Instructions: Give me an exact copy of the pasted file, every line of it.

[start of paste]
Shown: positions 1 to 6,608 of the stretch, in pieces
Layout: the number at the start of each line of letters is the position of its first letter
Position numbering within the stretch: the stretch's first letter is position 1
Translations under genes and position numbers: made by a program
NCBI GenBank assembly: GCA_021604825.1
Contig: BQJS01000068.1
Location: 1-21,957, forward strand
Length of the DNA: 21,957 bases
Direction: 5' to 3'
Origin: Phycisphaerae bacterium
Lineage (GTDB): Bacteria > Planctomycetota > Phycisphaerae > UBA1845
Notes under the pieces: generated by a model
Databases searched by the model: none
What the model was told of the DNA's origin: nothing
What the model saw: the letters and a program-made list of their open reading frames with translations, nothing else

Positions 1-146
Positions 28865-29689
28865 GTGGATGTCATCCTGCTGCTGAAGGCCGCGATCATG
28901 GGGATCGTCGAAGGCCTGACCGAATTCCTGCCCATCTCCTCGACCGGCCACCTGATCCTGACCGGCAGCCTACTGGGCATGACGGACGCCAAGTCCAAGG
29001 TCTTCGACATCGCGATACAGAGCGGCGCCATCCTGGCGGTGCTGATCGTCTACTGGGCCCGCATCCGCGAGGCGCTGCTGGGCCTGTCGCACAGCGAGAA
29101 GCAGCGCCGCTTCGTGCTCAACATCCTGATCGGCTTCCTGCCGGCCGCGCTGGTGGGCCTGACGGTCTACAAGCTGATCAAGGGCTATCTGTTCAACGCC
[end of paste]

Shown: positions 1 to 6,608 of the stretch, in pieces
Layout: the number at the start of each line of letters is the position of its first letter
Position numbering within the stretch: the stretch's first letter is position 1
Translations under genes and position numbers: made by a program
NCBI GenBank assembly: GCA_021604825.1
Contig: BQJS01000068.1
Location: 1-21,957, forward strand
Length of the DNA: 21,957 bases
Direction: 5' to 3'
Origin: Phycisphaerae bacterium
Lineage (GTDB): Bacteria > Planctomycetota > Phycisphaerae > UBA1845
Notes under the pieces: generated by a model
Databases searched by the model: none
What the model was told of the DNA's origin: nothing
What the model saw: the letters and a program-made list of their open reading frames with translations, nothing else

Positions 1-146
Positions 28865-29689
28865 GTGGATGTCATCCTGCTGCTGAAGGCCGCGATCATG
28901 GGGATCGTCGAAGGCCTGACCGAATTCCTGCCCATCTCCTCGACCGGCCACCTGATCCTGACCGGCAGCCTACTGGGCATGACGGACGCCAAGTCCAAGG
29001 TCTTCGACATCGCGATACAGAGCGGCGCCATCCTGGCGGTGCTGATCGTCTACTGGGCCCGCATCCGCGAGGCGCTGCTGGGCCTGTCGCACAGCGAGAA
29101 GCAGCGCCGCTTCGTGCTCAACATCCTGATCGGCTTCCTGCCGGCCGCGCTGGTGGGCCTGACGGTCTACAAGCTGATCAAGGGCTATCTGTTCAACGCC